The Simpsons (Classic): “Homer Goes To College”
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The Simpsons (Classic): “Homer Goes To College”

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The Simpsons (Classic)

“Homer Goes To College”

Season 5, Episode 3
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The Simpsons (Classic)

“Homer Goes To College”

Season 5, Episode 3

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“Homer Goes To College” (season five, episode three; originally aired 10/14/1993)

The Simpsons didn’t invent metatextual humor. Hell, Looney Tunes specialized in shattering the fourth wall. But The Simpsons helped popularize and perfect gleeful post-modernism. The show helped drag the concept firmly into the mainstream. In the process, the show informed the sensibilities of multiple generations of smartasses with an encyclopedic knowledge of pop-culture clichés.

“Homer Goes To College” represents The Simpsons at its most nakedly post-modern. As writer Conan O’Brien giddily enthuses on the episode’s audio commentary, the idea for the episode is that everything Homer knows about college is derived from Animal House knock-offs. Homer doesn’t even derive his wonderfully myopic conception of higher learning from Animal House itself, but rather broad comedies that desperately aspired to be John Landis’ timeless tales of slobs versus snobs.

The Simpsons gives audiences lot of credit. It has the courage to talk up to its audience rather than down to it, to assume that viewers are just as smart and knowledgeable and savvy about pop culture’s past as the show’s prodigiously gifted staff. “Homer Goes To College” assumes that audiences know an awful lot about the beer-swilling, party-down spirit of campus sex comedies but just to be safe it has Homer watch what he assumes to be a realistic, almost documentary-like exploration of the college experience in School Of Hard Knockers, a raunch fest that finds the miscreants of Chug-A-Lug House antagonizing hated authority figure Dean Bitterman (whose surname doubles as a description of his tight-ass personality) with a bra bomb during a campus visit from the President of the United States.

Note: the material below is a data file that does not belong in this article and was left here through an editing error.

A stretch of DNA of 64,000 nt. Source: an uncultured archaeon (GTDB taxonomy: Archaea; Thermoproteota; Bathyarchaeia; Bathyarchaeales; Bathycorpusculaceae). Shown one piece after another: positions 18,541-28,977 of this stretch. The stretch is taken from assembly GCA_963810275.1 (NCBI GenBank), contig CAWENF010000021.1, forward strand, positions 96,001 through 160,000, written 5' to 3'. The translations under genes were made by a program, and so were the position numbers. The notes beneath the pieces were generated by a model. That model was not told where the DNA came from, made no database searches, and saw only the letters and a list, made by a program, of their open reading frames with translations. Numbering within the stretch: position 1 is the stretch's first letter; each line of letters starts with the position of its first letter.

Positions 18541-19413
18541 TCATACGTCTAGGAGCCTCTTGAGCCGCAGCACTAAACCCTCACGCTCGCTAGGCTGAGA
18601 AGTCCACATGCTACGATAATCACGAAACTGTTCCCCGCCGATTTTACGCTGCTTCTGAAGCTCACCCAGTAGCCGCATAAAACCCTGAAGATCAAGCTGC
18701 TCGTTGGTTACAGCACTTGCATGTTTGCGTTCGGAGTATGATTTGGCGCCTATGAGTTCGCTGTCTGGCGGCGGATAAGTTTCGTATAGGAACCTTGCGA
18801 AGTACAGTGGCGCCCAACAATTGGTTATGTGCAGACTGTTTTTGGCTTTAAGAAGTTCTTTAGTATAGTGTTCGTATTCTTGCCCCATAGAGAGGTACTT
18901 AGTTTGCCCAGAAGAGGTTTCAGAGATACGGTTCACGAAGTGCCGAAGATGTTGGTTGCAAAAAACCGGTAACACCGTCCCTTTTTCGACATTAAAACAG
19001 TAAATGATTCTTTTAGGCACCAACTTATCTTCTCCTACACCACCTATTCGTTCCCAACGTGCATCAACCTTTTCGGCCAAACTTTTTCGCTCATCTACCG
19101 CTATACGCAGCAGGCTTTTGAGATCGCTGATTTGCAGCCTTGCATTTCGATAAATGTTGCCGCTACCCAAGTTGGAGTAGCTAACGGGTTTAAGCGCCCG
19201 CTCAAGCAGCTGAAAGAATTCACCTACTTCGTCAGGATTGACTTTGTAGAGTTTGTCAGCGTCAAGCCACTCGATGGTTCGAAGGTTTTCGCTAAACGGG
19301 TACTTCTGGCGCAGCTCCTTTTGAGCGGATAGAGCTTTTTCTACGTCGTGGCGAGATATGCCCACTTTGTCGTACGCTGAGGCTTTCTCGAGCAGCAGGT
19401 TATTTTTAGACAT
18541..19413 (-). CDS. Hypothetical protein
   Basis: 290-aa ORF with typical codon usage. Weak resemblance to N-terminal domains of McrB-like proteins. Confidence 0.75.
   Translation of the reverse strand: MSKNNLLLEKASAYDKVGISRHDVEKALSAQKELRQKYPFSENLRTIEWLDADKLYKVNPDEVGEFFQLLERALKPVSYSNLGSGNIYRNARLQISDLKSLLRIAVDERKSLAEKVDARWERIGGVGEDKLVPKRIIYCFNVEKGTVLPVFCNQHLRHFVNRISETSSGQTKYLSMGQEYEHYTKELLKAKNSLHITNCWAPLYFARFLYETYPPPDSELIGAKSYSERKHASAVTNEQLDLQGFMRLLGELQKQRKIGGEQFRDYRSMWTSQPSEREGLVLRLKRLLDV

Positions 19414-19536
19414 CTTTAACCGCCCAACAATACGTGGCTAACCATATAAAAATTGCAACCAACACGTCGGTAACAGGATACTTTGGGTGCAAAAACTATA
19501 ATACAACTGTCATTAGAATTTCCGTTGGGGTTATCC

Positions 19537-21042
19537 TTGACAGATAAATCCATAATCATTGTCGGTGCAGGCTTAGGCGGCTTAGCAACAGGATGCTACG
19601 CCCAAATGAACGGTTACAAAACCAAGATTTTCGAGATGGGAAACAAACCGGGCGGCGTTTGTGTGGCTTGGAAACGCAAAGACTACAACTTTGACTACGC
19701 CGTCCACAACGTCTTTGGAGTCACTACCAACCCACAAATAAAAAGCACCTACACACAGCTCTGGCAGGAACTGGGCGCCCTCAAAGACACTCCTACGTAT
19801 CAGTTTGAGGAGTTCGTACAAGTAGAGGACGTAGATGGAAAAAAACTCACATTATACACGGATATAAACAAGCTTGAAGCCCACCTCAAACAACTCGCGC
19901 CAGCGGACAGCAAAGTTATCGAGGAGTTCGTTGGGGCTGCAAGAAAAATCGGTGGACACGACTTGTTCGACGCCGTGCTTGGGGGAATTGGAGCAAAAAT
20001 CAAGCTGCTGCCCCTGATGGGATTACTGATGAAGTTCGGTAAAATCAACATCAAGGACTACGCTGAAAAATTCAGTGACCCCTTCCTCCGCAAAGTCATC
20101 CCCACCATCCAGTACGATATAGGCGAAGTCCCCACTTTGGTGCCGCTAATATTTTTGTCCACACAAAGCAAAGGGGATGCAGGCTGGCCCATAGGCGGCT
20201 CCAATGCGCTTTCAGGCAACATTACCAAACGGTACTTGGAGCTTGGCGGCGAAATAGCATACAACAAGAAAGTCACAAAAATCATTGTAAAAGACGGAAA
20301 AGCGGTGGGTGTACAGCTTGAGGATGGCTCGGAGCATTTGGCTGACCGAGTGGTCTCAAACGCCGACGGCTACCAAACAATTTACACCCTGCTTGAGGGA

How do we know he’s the president? Well, he is kind enough to tell Bitterman “Dean Bitterman, I hope nothing unsavory happens during my visit. As you know, I am the President of the United States.” The genius of that line is that it’s exposition that simultaneously spoofs the clumsy, unnatural, arbitrary nature of exposition. Bad exposition frequently involves poorly constructed characters telling other poorly constructed characters things they already know, sometimes by actually implementing the phrase, “as you know.” The president’s stern warning to the dean takes this tendency to its ridiculous extreme by having him remind the dean of something he could not in a million years have forgotten unless he’d experienced massive amnesia within the previous 30 seconds.  

School Of Hard Knockers slyly serves two purposes. It’s a genius, even defining parody of college sex comedies that’s also a quick primer on the wacky conventions of the college sex comedy that sets audiences up for an ingenious reversal when Homer’s college experience turns out to be the opposite of the anti-authoritarian zaniness of School Of Hard Knockers.

Ah, but we are once again getting ahead of ourselves. “Homer Goes To College” opens with a surprise inspection of the power plant. Burns tries to hide his shame by ferreting Homer and two even dimmer co-workers away from prying eyes but that backfires when Homer gets stung by a bee he’s supposed to protect and yells at the mortified plant inspectors, “The bee bit my bottom! Now my bottom’s big!”